Silver Price Forecast: The Alignment Of The Dow, Interest Rates, Debt and Silver Cycles Will Deliver A Fatal Blow
Since the inception of the debt-based monetary system (with its fractional-reserve banking), the banks have been playing a nasty game of Russian roulette. The only reason that the system has not blown-up is because the relevant cycles have not adequately lined up to deliver a fatal blow.
They have been allowed to play it long enough, and it now appears that the fatal blow will be delivered soon (just like Russian roulette when you play it long enough). The coming Dow crash is the likely trigger that will deliver this blow.
Below, I have three charts to show how the timing of current major Dow peak, perfectly lines up with some key turning points in the markets. These suggest that the coming Dow crash will be the worst ever.
Below, is a chart of interest rates on the 10-year treasury bonds, since 1900 (R Schiller Online Data):
On the chart, I have marked three major Dow peaks (1929, 1973 and 2015). The 1929 and 1973 peak occurred roughly halfway through an interest rate cycle – far from a key turning point.
The 2015 Dow peak is close enough to a turning point for interest rates (2012). Not only is the Dow’s turning point close in terms of time (remember that 3 years are close, given a 40-year cycle), but also in terms of how close the interest rate at the time of the Dow’s peak is to the interest rate at the turning point in 2012.
Depending on the relationship between the cycles (in this case the Dow and interest rates), this could be disastrous. The Dow’s major peak is close to the major low in interest rates, but is this disastrous? Like I said, it depends on the relationship between the Dow and interest rates.
Generally, when interest rates are decreasing, then conditions are good for the Dow. When interest rates are increasing, then conditions are bad for the Dow. It does not mean that the Dow cannot rise when interest rates are increasing. It is just like running against a strong wind – you can still run, but it is much harder. A Dow crash starting at a time when interest rates are at a bottom, is therefore, a very bad economic scenario.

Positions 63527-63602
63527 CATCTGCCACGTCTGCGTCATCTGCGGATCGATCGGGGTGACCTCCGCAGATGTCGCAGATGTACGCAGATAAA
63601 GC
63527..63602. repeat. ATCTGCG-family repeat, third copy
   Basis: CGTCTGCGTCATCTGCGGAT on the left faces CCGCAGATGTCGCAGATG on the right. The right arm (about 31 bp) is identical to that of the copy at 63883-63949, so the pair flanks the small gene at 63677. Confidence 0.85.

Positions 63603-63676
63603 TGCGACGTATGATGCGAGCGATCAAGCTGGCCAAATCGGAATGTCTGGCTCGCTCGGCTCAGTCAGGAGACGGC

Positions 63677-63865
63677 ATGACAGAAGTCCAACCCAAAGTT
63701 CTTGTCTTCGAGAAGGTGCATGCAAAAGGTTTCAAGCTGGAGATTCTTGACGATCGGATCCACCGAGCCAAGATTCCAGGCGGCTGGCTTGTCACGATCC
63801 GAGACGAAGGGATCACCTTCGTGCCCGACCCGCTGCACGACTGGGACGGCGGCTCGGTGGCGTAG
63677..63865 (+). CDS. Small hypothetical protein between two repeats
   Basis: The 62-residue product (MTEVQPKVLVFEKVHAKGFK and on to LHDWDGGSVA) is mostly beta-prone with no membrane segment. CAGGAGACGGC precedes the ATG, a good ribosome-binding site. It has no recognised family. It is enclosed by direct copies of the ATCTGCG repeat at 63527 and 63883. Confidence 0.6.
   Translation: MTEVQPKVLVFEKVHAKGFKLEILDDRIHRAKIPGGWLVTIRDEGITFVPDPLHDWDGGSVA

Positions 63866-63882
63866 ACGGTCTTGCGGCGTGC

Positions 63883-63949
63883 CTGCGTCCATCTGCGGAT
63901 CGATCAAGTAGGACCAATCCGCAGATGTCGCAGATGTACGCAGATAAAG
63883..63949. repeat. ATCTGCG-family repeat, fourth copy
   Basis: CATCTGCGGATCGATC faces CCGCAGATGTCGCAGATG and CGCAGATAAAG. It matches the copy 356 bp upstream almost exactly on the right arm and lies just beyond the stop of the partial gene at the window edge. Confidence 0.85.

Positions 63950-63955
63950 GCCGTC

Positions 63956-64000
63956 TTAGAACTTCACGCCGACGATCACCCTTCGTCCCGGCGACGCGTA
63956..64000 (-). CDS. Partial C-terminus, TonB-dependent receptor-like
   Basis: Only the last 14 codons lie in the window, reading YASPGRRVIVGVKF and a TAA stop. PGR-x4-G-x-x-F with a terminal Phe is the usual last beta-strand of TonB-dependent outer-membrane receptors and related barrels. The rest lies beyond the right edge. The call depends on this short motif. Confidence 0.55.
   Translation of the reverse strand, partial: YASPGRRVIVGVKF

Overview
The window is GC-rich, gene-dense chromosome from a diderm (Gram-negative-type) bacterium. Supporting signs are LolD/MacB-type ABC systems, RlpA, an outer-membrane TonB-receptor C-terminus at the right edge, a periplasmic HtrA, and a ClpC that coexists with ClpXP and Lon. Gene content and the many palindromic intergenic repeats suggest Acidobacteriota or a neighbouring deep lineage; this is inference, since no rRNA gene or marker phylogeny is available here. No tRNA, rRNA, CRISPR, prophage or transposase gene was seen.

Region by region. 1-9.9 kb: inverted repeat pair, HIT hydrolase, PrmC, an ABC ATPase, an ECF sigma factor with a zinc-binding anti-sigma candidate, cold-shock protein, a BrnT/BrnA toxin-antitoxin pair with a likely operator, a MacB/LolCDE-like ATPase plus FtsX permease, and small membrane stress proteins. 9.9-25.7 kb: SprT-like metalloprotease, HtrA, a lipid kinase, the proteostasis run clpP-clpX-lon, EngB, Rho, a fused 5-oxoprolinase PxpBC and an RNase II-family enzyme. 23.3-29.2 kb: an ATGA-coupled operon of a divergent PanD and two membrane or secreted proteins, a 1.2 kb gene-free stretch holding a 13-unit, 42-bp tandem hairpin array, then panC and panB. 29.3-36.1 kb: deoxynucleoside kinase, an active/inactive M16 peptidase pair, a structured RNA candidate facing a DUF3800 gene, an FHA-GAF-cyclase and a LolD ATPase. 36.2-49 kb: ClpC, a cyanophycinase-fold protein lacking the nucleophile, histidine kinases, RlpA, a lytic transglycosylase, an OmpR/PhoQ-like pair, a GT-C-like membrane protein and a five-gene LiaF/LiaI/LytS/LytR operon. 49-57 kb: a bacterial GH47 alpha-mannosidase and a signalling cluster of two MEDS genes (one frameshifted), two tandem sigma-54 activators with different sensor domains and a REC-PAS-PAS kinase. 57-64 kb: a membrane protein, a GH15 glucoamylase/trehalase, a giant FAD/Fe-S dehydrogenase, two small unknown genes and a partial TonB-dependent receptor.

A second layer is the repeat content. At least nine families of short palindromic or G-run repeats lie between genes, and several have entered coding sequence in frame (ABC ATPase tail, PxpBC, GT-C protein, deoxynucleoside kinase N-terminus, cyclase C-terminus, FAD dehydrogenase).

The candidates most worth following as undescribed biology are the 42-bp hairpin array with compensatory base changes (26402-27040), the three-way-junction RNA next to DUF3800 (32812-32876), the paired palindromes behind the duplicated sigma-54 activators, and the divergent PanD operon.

Therefore, based on the relationship of the Dow and interest rates, the closeness of the turning points mentioned spells disaster for the Dow.
So, if the 2015 Dow peak and 2012 interest rates bottom is valid, then the coming decline of the Dow could be disastrous, since the increasing interest rates will further fuel the decline.
Below, is a long-term chart of US Total Credit Market Debt as Percentage of GDP (from wnd.com):
On the chart, I have marked the three major Dow peaks (1929, 1973 and 2015). The most important thing to note is the fact that the 2015 Dow peak occurs when this ratio is close to its peak, whereas the 1929 and 1973 peaks occur nearer to the bottom. In other words, the 2015 Dow peak occurs at a time when debt is at its most overvalued, whereas the other two peaks occurred when debt was relatively undervalued.
This means that the current Dow peak occurred at a time where it is more likely that credit could collapse, and also where it becomes more difficult to extend more credit. Again, collapsing credit will be like a strong wind, hindering any rise in the Dow, but providing a huge boost to any fall. It is my view that the coming credit collapse will be more like a nuclear wind (this is since credit is so pervasive in the economy today), destroying anything that derives its value from debt.
The crash that followed the 1929 Dow peak was extremely bad, since the Dow lost more than 88% of its value. That crash did not have a “strong wind” helping it on further. With more ideal crash conditions, the coming crash will likely far exceed the 1929 crash.
Below, is a long-term chart of the Gold/Silver ratio (from macrotrends.net):
Again, on the chart, I have marked three major Dow peaks (1929, 1973 and 2015). Notice how the 2015 Dow peak occurs closer to the peak in the Gold/Silver ratio. In a previous article, I wrote about how the debt-based monetary system has created what I call a “mirror-effect”, whereby silver is pushed down in value, to a similar extent as to which paper assets such as general stocks are pushed up in value.
Therefore, generally, the more undervalued silver is, the more overvalued the Dow is. A high Gold/Silver ratio is an indication that silver is undervalued (given that silver is around its most undervalued when this ratio is high).
So, the 2015 Dow peak occurred at probably the worst possible time relative to the Gold/Silver ratio. That is the worst possible time for the Dow and the best possible time for silver. This is especially true, given the likelihood that this ratio will crash towards the levels reached in 1980, in a straight-down path. In other words, silver will rise significantly, while the Dow will crash.
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